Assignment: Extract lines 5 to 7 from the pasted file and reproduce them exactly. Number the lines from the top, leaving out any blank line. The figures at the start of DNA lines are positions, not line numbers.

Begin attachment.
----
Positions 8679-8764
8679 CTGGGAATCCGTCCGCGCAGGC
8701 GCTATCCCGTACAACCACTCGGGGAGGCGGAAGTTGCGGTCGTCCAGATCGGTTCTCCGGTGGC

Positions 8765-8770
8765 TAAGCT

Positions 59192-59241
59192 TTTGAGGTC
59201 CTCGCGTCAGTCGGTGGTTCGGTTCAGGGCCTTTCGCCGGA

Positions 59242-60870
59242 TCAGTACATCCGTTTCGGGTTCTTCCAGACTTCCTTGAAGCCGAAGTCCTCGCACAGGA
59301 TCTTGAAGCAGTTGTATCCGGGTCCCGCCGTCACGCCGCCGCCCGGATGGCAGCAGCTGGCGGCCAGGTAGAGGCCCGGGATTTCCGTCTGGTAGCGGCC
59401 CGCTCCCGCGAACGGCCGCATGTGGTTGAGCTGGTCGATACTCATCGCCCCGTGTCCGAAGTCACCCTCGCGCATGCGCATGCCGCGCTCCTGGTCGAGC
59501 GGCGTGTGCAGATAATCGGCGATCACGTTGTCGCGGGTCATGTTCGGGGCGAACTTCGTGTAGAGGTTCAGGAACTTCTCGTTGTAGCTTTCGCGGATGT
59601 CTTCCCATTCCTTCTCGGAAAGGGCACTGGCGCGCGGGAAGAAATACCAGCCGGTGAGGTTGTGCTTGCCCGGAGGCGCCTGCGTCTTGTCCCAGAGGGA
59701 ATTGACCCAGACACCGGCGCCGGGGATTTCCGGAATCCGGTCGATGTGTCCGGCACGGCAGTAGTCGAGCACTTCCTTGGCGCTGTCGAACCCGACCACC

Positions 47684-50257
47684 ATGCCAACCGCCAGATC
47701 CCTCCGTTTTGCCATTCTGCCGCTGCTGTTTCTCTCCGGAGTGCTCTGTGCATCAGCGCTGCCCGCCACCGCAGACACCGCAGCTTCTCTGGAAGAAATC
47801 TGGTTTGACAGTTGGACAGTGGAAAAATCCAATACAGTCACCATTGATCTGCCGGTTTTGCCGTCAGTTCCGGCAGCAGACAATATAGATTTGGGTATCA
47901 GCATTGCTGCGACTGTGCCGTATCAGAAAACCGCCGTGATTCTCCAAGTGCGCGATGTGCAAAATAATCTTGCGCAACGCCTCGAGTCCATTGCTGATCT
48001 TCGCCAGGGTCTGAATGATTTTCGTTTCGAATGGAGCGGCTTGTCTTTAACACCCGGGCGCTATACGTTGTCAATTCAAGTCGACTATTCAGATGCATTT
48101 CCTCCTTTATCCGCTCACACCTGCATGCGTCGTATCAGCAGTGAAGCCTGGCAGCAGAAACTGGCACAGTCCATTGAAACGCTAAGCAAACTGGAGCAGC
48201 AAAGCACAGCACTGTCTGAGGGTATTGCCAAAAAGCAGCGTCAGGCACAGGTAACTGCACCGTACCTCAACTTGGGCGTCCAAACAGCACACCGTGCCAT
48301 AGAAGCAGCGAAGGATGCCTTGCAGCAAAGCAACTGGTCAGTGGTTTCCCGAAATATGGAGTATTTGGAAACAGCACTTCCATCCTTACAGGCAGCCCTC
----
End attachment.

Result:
8765 TAAGCT

Positions 59192-59241
59192 TTTGAGGTC